The weather was bitter cold, and there was no place to park on our street. But many friends braved the sub-zero wind chill (inside the house, as well as outside) and sheets of ice along the sidewalks to share this evening with Vince. They included one of his current teachers at the nation’s oldest public school as well as a remarkable man who helped Vince through both 4th and 5th grades at the Hernández. Also present was the friend who volunteered hundreds (no, thousands) of hours over several years to share with Vince his love of soccer. Against her better judgement, the current schoolmate who has known Vince longer than anyone else his age was also in attendance. Finally, one determined guest, a parent who we met on Vince’s very first day of school in kindergarten, rammed her car into a snowbank in order to park. So stuck was the car that she had to summon AAA to yank it out. This was not an August trip to Larz Anderson Park.

At a certain point, we lured Vince into the dining room with birthday cake and then made him sit there as people said what they dared to say about him. Those who knew the real stories were prudently silent. When my turn came, I had a story all ready but, for some reason, I couldn’t bring myself to tell it. Maybe I was afraid of embarrassing Vince. More likely, I was afraid to humiliate myself. Instead, I stammered out some incoherent stream of consciousness and passed the baton to Liz, who told two beautiful stories.

Now that story is burning a hole in my pocket, so I’m going to write it here. That way, I can be sure that only a select few will see it.

IMG_0054I’m going to take a moment to tell a story about Day One, a story of birth. I’m not doing it to embarrass you, Vince…really. I’m telling it because I think there are people in the room who will know you much longer than I will, and I want them to know this about you.

The story starts with Vince not being where he was supposed to be. If you know about childbirth, you know that babies are supposed to come into the world looking down, so that the world doesn’t shock them too much. They also come through the birth canal much better that way, with less wear and tear on Mommy.

Unsurprisingly, as he prepared for his coming out party, Vince twisted and turned until he was face up. This act of defiance made the whole thing much more difficult for Liz…only one of many hints of things to come.

After a long and painful (for Liz) journey, Vince was ready to be born. Because of a transition in the birthing team, I was, at the moment, alone at the gates, waiting for him. And suddenly, there he was! This little head and shoulders emerged into the world and then…he stopped. It was as if he wanted to check out the scene before he committed himself. Maybe he wanted to see if any of his friends were around.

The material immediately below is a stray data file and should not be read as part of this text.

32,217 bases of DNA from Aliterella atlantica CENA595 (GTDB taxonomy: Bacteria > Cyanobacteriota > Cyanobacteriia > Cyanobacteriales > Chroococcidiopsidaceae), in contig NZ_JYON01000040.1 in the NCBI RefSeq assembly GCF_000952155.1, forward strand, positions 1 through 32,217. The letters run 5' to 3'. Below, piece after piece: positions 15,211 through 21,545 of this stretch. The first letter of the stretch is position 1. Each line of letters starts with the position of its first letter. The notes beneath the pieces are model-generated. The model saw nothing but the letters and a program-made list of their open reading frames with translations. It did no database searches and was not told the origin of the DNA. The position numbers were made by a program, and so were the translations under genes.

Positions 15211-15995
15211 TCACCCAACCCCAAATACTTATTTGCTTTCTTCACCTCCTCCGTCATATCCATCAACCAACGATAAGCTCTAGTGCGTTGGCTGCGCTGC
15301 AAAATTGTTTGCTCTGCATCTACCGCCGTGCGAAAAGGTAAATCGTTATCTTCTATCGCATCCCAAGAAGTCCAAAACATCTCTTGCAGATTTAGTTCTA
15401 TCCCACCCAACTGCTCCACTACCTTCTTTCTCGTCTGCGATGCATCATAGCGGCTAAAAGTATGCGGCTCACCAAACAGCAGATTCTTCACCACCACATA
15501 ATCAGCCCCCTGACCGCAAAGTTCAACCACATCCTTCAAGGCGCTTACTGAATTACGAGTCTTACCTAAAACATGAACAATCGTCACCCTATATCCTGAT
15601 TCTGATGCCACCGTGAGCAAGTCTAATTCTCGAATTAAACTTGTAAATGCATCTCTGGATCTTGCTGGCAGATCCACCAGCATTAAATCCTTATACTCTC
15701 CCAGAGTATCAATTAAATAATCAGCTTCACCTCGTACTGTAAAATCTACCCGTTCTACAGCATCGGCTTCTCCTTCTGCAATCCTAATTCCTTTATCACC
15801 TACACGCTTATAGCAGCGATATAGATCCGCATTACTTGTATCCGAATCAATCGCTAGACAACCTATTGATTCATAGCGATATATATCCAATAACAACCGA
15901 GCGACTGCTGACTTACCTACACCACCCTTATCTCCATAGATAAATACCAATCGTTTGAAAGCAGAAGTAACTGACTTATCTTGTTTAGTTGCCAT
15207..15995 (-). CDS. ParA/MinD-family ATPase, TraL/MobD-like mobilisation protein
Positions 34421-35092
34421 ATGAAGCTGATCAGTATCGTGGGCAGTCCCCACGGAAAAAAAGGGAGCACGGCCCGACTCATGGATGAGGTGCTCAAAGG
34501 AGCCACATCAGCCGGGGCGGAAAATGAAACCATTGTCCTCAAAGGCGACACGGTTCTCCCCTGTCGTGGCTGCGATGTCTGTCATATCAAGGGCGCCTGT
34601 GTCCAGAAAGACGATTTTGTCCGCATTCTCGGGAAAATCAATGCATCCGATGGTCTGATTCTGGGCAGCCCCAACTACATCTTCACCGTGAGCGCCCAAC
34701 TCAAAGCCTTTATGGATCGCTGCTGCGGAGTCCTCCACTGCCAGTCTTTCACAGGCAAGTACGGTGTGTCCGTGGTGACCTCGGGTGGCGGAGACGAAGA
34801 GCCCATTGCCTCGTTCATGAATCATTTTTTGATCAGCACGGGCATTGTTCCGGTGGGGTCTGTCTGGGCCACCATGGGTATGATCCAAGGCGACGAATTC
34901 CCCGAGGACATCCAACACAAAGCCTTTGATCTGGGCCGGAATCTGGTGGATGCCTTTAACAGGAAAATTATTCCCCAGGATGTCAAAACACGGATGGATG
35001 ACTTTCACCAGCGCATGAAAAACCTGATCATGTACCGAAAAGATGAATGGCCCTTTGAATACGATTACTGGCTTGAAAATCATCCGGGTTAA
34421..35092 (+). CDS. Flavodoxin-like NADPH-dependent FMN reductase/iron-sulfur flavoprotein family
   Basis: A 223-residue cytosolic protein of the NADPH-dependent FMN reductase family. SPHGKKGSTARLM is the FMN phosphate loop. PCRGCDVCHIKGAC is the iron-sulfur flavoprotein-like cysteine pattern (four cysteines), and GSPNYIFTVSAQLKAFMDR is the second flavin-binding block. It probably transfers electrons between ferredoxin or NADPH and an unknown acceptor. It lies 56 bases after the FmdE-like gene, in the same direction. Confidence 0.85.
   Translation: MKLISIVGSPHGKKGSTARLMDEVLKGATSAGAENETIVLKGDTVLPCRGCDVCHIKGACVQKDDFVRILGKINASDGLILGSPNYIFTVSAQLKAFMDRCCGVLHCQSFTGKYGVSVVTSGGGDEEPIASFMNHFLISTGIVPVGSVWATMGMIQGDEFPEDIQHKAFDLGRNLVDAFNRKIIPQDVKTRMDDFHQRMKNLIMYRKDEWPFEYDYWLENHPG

His eyes opened to the world and, for what seemed like a half-hour, his little head swiveled around taking it all in for the first time. And then as I moved my head closer to his, those eyes “fixed” on mine, as much as a baby’s eyes can fix on anything in the first seconds of life. I was, of course, overwhelmed with emotion at the sight of my first child. I’m sure his first blurry view of my eyes found them full of tears. I was truly smitten, but his reaction was a slightly different one. 

His eyes opened wide, with a startled expression. His mouth followed, as if to say, “Whoa, talk about a face to stop a ninth-innin’ rally…No offense, boss, but I’m going to get me another little dip in the hot tub.” 

And I swear to everyone in the room that this creature’s first body language was all about going back from whence he had come. But we know that nature and mothers have other ideas at this moment, and from somewhere deep inside Liz came the energy for one last powerful push. With that last burst of energy, a primal act of unconditional love, she overruled Vince’s ambivalence and popped him into the world. The rest, as they say, is history.

Vince, I remember this story today, 6602 days later, as if it was yesterday, in part because I’m reminded of it every school  day at 6AM when I face the unenviable task of rousting you out of the sack. Very much like Day One, your eyes open on those of your loving father and you quickly turn back to your covers, hoping it’s all a bad dream. But I also remember it because in those few seconds on Day One, you showed me many things about yourself that I think have turned out to be amazingly true. I’ll leave it to you and your friends to figure out what those things might be…